There are certain things I've come to expect of characters in Irish novels. Even when beautifully rendered, I brace myself, waiting for them to fall into their inevitable roles. In Love and Summer, William Trevor casts the familiar cast of an Irish village. But there's nobody to be for and against in this book. So you find yourself for them all. In the midst of this lovely congregation, there's a struggle for love and for freedom, an interplay between the past and present, between memories, myth and hope.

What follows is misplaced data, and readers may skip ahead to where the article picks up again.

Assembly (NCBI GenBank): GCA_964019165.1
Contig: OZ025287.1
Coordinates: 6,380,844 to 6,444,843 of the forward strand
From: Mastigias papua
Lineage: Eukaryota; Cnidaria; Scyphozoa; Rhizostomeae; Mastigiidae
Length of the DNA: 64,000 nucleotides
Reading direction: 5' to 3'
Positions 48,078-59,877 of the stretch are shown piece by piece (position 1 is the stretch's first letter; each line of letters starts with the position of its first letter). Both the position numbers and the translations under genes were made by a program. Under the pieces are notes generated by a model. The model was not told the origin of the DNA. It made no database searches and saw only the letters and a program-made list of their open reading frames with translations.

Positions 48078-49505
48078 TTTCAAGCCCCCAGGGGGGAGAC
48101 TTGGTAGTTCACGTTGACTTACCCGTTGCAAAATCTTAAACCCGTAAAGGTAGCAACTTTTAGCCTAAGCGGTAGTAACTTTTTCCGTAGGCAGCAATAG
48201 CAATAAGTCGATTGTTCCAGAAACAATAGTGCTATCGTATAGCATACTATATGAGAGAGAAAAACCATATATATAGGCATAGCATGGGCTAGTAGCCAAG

I love Trevor for his lack of epic crescendos. Though there are no crescendos of plot, there are of prose. His writing soars. And reading it fills me with the kind of elation that also feels strangely close to sadness; when something is so beautiful it could break your heart.